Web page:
Imaging Electrical Current Flow in the Brain

Transcranial electrical stimulation involves the weak application of electrical current to the scalp through two or more electrodes. Current penetrates scalp, skull and other intervening tissue to stimulate underlying brain regions. However, direct quantification of the amount and location of current flow in the brain has been limited to computational models of “predicted” current flow or, invasively, using intracranial electrodes implanted for various medical conditions. While computational models provide important insight into where the current may flow, objective quantification of current could shed light on which element of current flow in the brain is important for functional gains (e.g., spread of current across a network, focal intensity of current within a region of interest, etc.). This information would help the field of neuromodulation better understand how to design clinical interventions for maximal efficacy. With this information, objective current flow measurement could provide a method for calibrating transcranial electrical current dose on an individual basis taking into account person specific differences in brain structure. Further still, this information can be used to enhance the ¬†accuracy of predictive computational models, improving available tools for personalizing neuromodulation medicine. This NIH Brain Initiative funded study (Sadleir, PI) involves a collaborative team across the University of Florida and Arizona State University. Using Magnetic Resonance Electrical Impedance Topography (MREIT), the team will not only optimize a whole brain sequence across multiple scanner platforms, but also investigate the relationship between objective current flow and change in functional magnetic resonance imaging measures from transcranial direct current stimulation (tDCS). At completion, this study will provide critical insight into the relationship between tDCS current flow and behavioral gains from stimulation, in addition to enhancing the accuracy of predictive models common in the field.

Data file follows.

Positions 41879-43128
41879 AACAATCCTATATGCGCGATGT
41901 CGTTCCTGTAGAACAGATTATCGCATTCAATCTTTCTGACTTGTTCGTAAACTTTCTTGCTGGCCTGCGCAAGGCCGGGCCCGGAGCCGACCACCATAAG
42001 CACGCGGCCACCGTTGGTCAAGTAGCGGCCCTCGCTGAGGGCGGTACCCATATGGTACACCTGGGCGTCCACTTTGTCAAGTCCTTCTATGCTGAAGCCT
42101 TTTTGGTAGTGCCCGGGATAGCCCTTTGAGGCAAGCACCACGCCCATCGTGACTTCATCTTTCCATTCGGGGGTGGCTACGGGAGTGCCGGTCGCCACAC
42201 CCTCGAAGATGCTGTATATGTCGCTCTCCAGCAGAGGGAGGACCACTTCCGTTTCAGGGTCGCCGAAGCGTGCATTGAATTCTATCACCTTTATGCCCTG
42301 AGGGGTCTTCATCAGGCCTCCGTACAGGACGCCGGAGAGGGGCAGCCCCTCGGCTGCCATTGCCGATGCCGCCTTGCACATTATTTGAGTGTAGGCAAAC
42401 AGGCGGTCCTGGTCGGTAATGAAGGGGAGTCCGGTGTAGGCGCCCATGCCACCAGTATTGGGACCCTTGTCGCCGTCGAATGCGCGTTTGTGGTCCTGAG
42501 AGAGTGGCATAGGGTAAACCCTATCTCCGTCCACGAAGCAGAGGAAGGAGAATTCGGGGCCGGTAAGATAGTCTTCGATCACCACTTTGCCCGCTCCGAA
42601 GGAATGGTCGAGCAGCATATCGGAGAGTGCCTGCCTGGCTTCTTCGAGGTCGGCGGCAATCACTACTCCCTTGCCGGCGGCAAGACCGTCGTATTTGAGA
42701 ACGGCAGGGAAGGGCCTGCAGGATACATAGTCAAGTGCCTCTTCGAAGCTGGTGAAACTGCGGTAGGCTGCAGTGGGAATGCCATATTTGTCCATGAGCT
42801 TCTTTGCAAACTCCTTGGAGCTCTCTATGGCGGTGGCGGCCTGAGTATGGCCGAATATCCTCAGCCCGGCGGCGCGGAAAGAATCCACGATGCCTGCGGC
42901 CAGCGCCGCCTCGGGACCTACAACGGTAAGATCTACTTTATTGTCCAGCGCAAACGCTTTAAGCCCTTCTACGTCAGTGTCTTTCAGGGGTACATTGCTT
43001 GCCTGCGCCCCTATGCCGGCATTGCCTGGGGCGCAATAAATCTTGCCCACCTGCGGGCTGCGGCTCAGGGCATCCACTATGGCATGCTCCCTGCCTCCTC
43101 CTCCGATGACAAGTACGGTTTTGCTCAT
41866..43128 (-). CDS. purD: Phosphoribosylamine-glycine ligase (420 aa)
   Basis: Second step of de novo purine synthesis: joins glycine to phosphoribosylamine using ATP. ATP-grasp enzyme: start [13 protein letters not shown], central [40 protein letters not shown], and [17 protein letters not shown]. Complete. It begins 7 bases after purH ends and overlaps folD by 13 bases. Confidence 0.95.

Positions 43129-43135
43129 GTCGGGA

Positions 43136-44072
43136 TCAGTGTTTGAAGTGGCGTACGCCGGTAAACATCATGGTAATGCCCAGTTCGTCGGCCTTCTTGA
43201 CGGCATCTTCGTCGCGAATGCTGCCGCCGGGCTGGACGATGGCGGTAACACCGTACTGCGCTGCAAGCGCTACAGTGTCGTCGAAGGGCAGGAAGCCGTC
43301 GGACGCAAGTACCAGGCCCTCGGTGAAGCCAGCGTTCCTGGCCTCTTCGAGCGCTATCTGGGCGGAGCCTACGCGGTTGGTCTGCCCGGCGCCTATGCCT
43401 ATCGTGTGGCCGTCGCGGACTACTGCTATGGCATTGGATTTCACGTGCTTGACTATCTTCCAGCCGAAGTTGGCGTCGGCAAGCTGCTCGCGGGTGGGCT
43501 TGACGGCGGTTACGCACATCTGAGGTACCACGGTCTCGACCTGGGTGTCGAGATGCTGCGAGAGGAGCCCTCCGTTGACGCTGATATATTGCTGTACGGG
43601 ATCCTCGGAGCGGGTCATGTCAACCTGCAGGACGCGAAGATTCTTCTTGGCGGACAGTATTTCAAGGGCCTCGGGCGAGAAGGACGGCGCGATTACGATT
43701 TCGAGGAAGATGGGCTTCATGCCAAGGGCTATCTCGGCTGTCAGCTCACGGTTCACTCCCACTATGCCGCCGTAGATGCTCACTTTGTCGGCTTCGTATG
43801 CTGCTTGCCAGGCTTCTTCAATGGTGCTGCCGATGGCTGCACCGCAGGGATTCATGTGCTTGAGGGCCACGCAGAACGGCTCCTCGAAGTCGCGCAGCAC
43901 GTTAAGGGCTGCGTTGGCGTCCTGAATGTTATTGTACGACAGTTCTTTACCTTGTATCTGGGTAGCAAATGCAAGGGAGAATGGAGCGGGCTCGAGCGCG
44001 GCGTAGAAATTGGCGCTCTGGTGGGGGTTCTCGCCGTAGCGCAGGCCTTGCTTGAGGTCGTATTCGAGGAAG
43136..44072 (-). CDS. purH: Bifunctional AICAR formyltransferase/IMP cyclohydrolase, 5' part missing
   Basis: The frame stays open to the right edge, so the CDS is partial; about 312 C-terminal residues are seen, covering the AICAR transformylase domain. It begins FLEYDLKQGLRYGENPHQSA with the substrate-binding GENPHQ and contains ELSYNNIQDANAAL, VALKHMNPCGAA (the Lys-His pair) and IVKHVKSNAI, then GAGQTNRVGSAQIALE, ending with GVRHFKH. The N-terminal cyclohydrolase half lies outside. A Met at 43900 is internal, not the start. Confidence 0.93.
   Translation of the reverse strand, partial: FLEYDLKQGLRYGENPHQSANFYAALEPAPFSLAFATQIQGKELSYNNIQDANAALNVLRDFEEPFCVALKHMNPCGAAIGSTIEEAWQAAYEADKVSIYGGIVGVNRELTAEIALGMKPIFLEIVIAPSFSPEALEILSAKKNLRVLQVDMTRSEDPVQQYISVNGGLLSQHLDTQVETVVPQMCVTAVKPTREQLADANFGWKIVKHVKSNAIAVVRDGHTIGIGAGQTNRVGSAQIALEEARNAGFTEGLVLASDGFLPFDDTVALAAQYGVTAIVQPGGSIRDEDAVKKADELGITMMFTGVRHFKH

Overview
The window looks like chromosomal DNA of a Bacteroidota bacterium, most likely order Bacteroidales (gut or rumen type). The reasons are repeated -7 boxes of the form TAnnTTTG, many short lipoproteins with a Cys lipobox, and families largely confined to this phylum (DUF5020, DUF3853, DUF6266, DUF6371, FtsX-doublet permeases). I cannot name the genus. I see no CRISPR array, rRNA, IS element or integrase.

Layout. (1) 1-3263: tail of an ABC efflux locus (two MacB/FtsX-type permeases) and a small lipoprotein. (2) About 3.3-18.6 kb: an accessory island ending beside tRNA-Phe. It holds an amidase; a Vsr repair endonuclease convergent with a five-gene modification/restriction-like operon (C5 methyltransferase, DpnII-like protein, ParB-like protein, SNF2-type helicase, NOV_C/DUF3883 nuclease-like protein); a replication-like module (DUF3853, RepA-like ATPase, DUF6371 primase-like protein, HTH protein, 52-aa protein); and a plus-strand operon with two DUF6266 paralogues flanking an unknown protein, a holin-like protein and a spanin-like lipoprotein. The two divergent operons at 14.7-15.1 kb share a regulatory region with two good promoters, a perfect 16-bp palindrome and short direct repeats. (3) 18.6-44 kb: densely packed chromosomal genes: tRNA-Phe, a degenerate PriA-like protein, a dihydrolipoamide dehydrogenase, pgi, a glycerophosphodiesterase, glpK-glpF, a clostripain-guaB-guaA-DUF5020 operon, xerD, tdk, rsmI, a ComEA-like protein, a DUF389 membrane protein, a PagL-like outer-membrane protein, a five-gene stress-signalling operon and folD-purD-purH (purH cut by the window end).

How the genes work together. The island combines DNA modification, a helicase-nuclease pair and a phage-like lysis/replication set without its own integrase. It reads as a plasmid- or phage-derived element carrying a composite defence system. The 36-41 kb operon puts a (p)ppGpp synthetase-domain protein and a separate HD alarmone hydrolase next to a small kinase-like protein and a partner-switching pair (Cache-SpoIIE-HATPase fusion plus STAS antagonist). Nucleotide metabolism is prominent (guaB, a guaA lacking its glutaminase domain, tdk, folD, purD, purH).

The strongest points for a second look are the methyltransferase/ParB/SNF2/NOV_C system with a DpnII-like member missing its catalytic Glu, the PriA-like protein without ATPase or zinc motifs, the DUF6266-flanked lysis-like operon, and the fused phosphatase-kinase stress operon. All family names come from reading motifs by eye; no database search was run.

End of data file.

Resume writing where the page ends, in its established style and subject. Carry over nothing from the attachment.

Funding Source:

National Institute on Mental Health RF1MH114290